Dictators at War and Peace

Dictators at War and Peace

A Foreign Affairs 2014 Best Book of the Year (Political and Legal Subjects)


Why do some autocratic leaders pursue aggressive or expansionist foreign policies, while others are much more cautious in their use of military force? The first book to focus systematically on the foreign policy of different types of authoritarian regimes, Dictators at War and Peace breaks new ground in our understanding of the international behavior of dictators.

Jessica L. P. Weeks explains why certain kinds of regimes are less likely to resort to war than others, why some are more likely to win the wars they start, and why some authoritarian leaders face domestic punishment for foreign policy failures whereas others can weather all but the most serious military defeat. Using novel cross-national data, Weeks looks at various nondemocratic regimes, including those of Saddam Hussein and Joseph Stalin; the Argentine junta at the time of the Falklands War, the military government in Japan before and during World War II, and the North Vietnamese communist regime. She finds that the differences in the conflict behavior of distinct kinds of autocracies are as great as those between democracies and dictatorships. Indeed, some types of autocracies are no more belligerent or reckless than democracies, casting doubt on the common view that democracies are more selective about war than autocracies.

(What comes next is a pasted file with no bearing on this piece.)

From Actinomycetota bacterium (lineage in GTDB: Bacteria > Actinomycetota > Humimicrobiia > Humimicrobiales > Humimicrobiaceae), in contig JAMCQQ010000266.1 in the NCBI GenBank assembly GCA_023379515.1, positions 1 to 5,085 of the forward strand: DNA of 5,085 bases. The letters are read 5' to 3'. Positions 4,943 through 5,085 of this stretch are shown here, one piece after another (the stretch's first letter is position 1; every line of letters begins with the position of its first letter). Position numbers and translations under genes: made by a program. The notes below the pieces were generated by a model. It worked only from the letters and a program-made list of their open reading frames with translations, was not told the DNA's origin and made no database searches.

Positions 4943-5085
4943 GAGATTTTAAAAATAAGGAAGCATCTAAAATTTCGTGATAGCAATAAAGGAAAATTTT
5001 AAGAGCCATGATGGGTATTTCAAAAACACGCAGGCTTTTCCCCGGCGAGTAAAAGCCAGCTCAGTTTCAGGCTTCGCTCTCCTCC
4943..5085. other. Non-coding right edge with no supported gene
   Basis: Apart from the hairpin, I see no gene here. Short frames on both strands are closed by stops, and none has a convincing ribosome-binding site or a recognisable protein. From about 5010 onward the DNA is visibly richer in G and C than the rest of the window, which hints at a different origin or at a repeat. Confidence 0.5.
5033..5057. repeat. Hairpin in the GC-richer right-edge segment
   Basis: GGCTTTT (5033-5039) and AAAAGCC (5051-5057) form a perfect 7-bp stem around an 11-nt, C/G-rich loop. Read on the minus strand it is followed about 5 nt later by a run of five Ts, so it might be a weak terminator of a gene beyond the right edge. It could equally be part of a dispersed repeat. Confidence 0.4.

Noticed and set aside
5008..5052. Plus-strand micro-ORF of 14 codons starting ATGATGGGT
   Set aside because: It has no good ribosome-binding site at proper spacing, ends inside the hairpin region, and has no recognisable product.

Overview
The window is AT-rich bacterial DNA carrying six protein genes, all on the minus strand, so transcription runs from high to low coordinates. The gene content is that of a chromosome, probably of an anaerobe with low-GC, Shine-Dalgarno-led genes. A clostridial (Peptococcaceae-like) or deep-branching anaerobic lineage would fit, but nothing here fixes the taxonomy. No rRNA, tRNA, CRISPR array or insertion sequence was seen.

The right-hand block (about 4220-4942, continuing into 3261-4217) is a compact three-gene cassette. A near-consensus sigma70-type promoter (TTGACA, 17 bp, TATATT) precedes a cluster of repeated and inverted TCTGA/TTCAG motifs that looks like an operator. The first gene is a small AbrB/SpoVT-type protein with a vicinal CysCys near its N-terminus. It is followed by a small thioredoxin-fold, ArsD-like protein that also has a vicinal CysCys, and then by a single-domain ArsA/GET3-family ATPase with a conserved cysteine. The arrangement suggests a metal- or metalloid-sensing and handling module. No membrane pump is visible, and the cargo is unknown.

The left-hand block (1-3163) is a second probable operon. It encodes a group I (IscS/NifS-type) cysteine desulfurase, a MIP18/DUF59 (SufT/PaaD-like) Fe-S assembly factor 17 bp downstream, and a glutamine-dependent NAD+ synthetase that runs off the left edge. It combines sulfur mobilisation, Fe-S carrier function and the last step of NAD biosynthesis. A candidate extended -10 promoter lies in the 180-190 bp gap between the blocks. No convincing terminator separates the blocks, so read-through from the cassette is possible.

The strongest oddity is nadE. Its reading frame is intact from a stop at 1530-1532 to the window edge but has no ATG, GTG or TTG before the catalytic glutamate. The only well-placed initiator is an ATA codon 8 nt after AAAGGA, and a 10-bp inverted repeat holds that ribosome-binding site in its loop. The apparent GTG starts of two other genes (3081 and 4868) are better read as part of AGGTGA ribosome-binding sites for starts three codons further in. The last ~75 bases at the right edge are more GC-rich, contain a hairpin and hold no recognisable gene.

Also of interest

The Peace Puzzle
America's Quest for Arab-Israeli Peace, 1989–2011
Daniel C. Kurtzer, Scott B. Lasensky, William B. Quandt, Steven L. Spiegel, Shibley Z. Telhami

Series

Cornell Studies in Security Affairs

Subjects

Political Science : Political Science / Foreign Policy
Political Science : Political Science / Security Studies

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